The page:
Travel Hotel Blog

The Bowery Arts Scene

October 2, 2015 by · Leave a Comment 

By Phin Upham

New York sees a lot of newcomers every year, and many of those people bring cultures and ideas to the city with them. Those ideas contribute to the ever-growing nature of this place, which is why it’s such a fascinating place to have the privilege of living and working. One of the neighborhoods that has seen substantial growth since the 1990s has been the Bowery. Thanks to Grassroots efforts from groups like the Bowery Alliance of Neighbors, the area has become a more attractive place to live.

One of the most obvious places to see this growth is in the expansion of the neighborhood art scene.

Just before the crash of 1929, perhaps still high on the optimistic roaring 20s, a club was built in the neighborhood called the Bowery Ballroom. Today, that Ballroom is home to some of the most prominent musical acts in America and is widely regarded as one of the hippest venues in the city. Most people don’t know that it stood vacant almost from the time it was built until World War II, when the space finally saw foot traffic when it became a high-end retail shop.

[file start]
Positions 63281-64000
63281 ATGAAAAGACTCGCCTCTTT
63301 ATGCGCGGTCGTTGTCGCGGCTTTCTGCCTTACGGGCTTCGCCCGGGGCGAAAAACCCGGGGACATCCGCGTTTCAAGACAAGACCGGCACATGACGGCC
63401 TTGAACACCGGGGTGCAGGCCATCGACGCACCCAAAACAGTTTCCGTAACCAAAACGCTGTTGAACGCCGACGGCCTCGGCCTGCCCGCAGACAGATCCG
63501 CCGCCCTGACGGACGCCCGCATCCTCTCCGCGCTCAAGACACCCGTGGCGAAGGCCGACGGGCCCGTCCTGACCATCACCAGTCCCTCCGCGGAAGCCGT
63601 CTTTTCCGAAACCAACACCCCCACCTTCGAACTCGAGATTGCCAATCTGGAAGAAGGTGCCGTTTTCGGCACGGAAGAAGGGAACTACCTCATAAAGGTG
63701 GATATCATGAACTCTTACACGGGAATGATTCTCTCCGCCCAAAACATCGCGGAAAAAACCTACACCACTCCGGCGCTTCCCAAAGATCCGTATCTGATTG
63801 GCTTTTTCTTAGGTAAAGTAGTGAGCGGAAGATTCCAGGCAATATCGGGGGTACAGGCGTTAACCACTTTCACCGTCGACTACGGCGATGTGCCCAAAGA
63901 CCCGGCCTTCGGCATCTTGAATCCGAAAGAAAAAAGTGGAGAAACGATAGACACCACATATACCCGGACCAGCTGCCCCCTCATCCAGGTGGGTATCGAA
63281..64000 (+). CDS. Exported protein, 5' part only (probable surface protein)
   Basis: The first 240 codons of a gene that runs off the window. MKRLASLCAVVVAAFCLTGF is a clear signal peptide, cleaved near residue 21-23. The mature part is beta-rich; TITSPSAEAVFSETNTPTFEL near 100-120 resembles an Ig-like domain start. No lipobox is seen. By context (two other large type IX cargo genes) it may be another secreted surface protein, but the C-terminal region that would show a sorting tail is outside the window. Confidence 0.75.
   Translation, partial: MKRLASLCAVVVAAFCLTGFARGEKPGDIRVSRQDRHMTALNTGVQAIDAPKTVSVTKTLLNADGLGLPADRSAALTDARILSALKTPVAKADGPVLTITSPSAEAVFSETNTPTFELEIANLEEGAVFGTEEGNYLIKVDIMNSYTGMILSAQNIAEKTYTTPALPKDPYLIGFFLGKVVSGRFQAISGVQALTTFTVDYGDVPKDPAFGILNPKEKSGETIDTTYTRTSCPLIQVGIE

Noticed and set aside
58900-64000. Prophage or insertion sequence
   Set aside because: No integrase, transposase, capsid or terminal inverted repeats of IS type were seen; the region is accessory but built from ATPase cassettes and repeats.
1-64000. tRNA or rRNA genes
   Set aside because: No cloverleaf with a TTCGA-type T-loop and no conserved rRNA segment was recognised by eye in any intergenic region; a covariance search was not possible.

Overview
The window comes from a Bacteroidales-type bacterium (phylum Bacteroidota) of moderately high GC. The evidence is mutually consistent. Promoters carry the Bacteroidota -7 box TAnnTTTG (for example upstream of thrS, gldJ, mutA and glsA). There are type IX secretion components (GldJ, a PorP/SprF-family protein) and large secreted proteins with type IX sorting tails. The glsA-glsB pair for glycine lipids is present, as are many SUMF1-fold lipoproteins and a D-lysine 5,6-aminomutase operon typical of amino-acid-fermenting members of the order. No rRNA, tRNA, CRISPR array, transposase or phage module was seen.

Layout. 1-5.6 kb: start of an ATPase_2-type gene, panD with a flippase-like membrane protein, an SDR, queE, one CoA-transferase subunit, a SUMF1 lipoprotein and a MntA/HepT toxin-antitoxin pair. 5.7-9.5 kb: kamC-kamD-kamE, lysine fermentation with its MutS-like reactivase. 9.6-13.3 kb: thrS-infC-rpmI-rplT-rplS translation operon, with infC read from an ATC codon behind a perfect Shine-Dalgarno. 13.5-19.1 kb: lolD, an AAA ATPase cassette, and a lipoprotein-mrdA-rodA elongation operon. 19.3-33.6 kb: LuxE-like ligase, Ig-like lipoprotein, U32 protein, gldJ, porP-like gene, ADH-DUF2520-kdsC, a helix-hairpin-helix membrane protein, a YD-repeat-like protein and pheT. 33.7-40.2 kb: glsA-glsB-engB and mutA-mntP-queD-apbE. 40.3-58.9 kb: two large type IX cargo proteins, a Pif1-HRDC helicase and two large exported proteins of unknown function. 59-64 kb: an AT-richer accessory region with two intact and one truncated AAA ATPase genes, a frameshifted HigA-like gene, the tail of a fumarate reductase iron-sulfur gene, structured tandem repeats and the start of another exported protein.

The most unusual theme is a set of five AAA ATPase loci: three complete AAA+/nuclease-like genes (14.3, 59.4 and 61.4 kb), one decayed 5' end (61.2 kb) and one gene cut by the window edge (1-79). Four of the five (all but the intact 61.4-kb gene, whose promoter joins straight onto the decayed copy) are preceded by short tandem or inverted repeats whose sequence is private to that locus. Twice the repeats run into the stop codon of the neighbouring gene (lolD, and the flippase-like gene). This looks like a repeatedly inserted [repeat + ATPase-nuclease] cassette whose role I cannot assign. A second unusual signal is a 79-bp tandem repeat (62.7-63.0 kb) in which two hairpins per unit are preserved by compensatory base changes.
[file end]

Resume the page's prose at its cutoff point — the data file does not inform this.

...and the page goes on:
In 1984, Tony Goldman decided to pair with Jeffrey Deitch and the two real estate developers bought a space with a wall they intended to use for a mural project. Goldman wanted to give young artists in the city a space to showcase their work.

As gentrification grew, one of the side effects was the Bowery Poetry Club, which was formed at the corner of Bowery and Bleeker. In the mid 80s, it was the home of slam poetry. It closed briefly in 2012, but re-opened shortly after as a shared performance space.

About the Author: Phin Upham is an investor at a family office/ hedgefund, where he focuses on special situation illiquid investing. Before this position, Phin Upham was working at Morgan Stanley in the Media and Telecom group. You may contact Phin on his Phin Upham website or Facebook page.

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